Survey that started after starvation deaths touches 1 lakhhttps://indianexpress.com/article/cities/delhi/survey-that-started-after-starvation-deaths-touches-lakh-5478886/

Survey that started after starvation deaths touches 1 lakh

The survey — which was conceived after the starvation deaths of three girls in east Delhi’s Mandawali — has covered 26,000 households and 1.12 lakh persons till December 3. In total, around 1.90 crore individuals in over 40 lakh households will be surveyed.

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The aforementioned parameters will cover areas relating to education, health, income, socio-economic vulnerability and modes of transport taken by people, among others, a top official said. (Representational Image)

In another four months, the Delhi government will have a vast repository of data — encompassing 63 parameters ranging from caste, income levels to mental illnesses — as part of a major socio-economic survey which began on November 10.

The survey — which was conceived after the starvation deaths of three girls in east Delhi’s Mandawali — has covered 26,000 households and 1.12 lakh persons till December 3. In total, around 1.90 crore individuals in over 40 lakh households will be surveyed.

The aforementioned parameters will cover areas relating to education, health, income, socio-economic vulnerability and modes of transport taken by people, among others, a top official said.

The planning department has deployed around 400 surveyors so far. Another 600 are being trained and will be deployed shortly. Hired through an agency, surveyors are being paid Rs 25 for surveying one individual and are supervised by 17 teams headed by senior officials.

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Survey seeks to add new dimension to data collection

The ongoing socio-economic survey by the Delhi government has been touted as the biggest ever in terms of scale. Currently, the statistics available with the government are mostly products of sample surveys, like the one conducted by the National Sample Survey Office (NSSO), which is in its 76th round. Also, individual departments collate data, but it does not always reflect the ground reality. For example, the education department’s statistics on dropout rates will be based on feedback from schools. But the actual rate may be higher, which will become clear only when each and every household is accounted for.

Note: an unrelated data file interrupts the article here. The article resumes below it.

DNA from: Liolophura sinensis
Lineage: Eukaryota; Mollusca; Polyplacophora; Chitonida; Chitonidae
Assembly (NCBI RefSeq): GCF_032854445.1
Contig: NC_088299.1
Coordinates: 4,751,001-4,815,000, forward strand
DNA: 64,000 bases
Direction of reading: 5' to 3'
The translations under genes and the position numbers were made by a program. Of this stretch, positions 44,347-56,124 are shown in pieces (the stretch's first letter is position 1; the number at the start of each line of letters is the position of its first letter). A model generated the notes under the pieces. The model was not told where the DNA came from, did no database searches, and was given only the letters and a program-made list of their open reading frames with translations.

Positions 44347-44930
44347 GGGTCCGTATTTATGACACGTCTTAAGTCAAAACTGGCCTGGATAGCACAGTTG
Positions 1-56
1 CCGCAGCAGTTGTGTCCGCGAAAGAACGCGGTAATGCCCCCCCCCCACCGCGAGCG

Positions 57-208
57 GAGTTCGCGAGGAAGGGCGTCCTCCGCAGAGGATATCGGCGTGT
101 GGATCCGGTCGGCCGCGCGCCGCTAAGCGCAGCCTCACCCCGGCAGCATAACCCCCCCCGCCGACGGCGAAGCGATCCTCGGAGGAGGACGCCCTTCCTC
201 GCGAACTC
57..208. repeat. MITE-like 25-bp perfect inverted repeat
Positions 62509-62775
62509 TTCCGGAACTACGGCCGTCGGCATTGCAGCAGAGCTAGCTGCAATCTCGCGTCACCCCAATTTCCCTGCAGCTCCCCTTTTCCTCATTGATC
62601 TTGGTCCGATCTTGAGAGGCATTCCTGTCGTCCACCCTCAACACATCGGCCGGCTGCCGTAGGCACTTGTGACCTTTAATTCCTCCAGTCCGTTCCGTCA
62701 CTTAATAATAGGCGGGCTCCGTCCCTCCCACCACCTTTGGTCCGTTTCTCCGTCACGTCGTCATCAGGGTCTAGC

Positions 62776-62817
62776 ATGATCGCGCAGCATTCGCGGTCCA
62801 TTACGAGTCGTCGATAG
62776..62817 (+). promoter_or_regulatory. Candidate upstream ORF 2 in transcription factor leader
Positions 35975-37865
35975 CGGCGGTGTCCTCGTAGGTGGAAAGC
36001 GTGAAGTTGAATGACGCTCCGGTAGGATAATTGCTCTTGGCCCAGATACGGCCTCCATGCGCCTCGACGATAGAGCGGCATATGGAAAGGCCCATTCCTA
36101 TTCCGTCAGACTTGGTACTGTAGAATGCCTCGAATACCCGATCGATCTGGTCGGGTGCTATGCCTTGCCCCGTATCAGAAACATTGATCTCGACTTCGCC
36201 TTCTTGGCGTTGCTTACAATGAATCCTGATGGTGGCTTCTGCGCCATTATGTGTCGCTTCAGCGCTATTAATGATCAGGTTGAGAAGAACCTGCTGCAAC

“The surveyors have unique IDs… They collect data and store them digitally. Their numbers have been integrated with a dashboard, which is being updated on a real-time basis…,” the official said. The total cost of the door-to-door survey has been pegged at around Rs 50 crore. Each surveyor will cover around five ‘enumeration blocks’ or 100-120 households.

Every individual is expected to share details — the owner of the house or the tenant, average income and monthly expenditure, ration card number, water and power consumption details, education and occupational details, among others.

For the first time, a bank will be developed for chronic illnesses like cancer, AIDS, TB etc, wherein people will be asked whether they are choosing government or private hospitals and if they have a health insurance.

Questions on period of residency and place of origin will also throw up data on migration patterns, while those on modes of travel will help government assess the transportations needs of people, the official said.

“Surveyors are facing some resistance in a few areas. The Chief Minister and the Deputy Chief Minister have issued appeals through print and audio-visual media, seeking cooperation of people. We expect to wrap up the survey in another four months as the initial teething problems are being sorted out,” another official said.